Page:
(Big"a*mist) n. [Cf. Digamist.] One who is guilty of bigamy. Ayliffe.
(Big"a*mous) a. Guilty of bigamy; involving bigamy; as, a bigamous marriage.
(Big"a*my) n. [OE. bigamie, fr. L. bigamus twice married; bis twice + Gr. marriage; prob.
akin to Skt. jamis related, and L. gemini twins, the root meaning to bind, join: cf. F. bigamie. Cf.
Digamy.] (Law) The offense of marrying one person when already legally married to another. Wharton.
It is not strictly correct to call this offense bigamy: it more properly denominated polygamy, i. e., having
a plurality of wives or husbands at once, and in several statutes in the United States the offense is classed
under the head of polygamy.
In the canon law bigamy was the marrying of two virgins successively, or one after the death of the
other, or once marrying a widow. This disqualified a man for orders, and for holding ecclesiastical offices.
Shakespeare uses the word in the latter sense. Blackstone. Bouvier.
Base declension and loathed bigamy.
(Big`ar*reau" Big`a*roon") n. [F. bigarreau, fr. bigarré variegated.] (Bot.) The large white-
(Big"-bel`lied) a. Having a great belly; as, a big-bellied man or flagon; advanced in pregnancy.
(Bi*gem"i*nate) a. [Pref. bi- + geminate.] (Bot.) Having a forked petiole, and a pair of
leaflets at the end of each division; biconjugate; twice paired; said of a decompound leaf.
(Bi*gen"tial) a. [Pref. bi- + L. gens, gentis, tribe.] (Zoöl.) Including two tribes or races of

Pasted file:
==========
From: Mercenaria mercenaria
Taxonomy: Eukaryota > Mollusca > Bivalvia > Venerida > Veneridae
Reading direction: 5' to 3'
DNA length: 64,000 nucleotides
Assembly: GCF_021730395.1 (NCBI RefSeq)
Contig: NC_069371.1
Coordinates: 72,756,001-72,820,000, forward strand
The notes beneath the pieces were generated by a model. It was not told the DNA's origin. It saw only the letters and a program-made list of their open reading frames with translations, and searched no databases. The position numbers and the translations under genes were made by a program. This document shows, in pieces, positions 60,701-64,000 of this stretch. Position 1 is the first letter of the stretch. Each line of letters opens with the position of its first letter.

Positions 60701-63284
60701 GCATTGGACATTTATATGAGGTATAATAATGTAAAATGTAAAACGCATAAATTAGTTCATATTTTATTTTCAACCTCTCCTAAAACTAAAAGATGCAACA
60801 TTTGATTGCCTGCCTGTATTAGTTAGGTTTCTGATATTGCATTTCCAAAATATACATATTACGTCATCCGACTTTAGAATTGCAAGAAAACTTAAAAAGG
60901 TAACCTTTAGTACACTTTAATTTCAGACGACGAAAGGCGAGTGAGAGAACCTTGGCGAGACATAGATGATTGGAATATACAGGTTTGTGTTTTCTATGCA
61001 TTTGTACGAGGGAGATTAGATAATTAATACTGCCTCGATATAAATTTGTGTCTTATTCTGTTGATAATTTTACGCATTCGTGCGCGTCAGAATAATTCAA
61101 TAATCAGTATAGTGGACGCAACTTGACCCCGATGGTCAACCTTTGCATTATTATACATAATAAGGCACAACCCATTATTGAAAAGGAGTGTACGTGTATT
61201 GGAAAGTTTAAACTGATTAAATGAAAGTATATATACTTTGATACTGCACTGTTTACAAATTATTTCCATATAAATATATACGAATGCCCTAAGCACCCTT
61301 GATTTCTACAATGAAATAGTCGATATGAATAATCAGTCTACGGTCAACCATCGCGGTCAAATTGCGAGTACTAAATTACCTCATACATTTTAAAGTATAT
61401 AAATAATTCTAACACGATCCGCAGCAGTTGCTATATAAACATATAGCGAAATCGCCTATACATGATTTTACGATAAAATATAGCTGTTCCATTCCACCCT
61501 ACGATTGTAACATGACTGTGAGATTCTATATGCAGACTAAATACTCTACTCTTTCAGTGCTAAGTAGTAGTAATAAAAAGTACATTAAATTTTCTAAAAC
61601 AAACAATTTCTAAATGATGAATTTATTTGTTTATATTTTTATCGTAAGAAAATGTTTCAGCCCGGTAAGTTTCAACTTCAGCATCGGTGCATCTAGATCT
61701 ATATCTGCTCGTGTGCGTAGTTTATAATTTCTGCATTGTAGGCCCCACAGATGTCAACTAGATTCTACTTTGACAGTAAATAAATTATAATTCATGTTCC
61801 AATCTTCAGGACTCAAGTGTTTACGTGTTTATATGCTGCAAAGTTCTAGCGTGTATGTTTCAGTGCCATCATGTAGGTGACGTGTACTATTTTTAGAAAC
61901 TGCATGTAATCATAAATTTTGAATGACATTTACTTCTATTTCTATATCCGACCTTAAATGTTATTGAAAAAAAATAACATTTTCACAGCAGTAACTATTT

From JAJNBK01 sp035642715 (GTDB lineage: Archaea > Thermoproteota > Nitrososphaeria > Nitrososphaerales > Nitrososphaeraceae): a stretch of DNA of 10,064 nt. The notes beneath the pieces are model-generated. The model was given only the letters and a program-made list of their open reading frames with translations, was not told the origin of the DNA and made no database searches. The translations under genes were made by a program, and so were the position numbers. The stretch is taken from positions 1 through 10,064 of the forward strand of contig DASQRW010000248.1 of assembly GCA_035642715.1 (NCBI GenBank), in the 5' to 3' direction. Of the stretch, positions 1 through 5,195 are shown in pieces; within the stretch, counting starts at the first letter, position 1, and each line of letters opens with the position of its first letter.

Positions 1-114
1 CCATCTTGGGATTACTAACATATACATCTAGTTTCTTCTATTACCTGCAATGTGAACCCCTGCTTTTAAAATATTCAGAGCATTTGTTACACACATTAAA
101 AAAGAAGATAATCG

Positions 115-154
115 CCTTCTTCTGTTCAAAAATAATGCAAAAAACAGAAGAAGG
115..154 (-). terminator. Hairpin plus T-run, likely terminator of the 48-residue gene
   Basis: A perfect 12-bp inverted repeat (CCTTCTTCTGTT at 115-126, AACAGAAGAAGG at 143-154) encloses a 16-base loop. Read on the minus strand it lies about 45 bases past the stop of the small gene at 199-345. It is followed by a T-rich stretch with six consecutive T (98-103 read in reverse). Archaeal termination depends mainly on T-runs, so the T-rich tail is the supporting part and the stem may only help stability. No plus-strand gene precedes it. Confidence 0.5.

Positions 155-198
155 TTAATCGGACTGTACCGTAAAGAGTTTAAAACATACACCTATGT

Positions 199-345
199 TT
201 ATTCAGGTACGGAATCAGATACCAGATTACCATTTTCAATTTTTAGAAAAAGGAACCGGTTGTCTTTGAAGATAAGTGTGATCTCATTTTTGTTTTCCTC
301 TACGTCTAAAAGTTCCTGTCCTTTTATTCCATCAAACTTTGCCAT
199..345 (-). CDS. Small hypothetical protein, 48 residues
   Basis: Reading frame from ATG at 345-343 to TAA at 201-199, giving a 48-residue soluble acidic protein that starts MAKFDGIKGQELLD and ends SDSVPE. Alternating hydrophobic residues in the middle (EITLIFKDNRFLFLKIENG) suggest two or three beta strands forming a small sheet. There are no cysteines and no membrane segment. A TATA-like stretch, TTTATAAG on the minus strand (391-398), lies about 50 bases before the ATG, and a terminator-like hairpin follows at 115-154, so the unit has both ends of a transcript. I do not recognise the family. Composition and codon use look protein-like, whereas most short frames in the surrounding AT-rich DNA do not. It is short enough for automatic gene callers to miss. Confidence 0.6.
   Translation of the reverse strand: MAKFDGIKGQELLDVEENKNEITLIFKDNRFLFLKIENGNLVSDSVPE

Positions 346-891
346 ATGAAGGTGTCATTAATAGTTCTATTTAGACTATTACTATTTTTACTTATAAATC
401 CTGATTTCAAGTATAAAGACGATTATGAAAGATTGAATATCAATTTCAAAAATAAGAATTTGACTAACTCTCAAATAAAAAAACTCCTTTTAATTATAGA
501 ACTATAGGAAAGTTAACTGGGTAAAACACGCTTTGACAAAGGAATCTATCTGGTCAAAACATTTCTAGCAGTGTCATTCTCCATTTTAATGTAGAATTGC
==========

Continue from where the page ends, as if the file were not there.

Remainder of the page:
(Big"eye`) n. (Zoöl.) A fish of the genus Priacanthus, remarkable for the large size of the eye.
(Bigg) n. & v. See Big, n. & v.
(Big"gen) v. t. & i. To make or become big; to enlarge. [Obs. or Dial.] Steele.
(Big"ger) a., compar. of Big.
(Big"gest) a., superl. of Big.
(Big"gin) n. [F. béguin, prob. from the cap worn by the Béguines. Cf. Beguine, Biggon.] A
child's cap; a hood, or something worn on the head.
An old woman's biggin for a nightcap.
(Big"gin), n. A coffeepot with a strainer or perforated metallic vessel for holding the ground coffee,
through which boiling water is poured; so called from Mr. Biggin, the inventor.
(Big"gin, Big"ging), n. [OE. bigging. See Big, Bigg, v. t.] A building. [Obs.]
(Big"gon Big"gon*net) n. [F. béguin and OF. beguinet, dim of béguin. See Biggin a cap.] A
cap or hood with pieces covering the ears.
(||Big"ha) n. A measure of land in India, varying from a third of an acre to an acre.
(Big"horn`) n. (Zoöl.) The Rocky Mountain sheep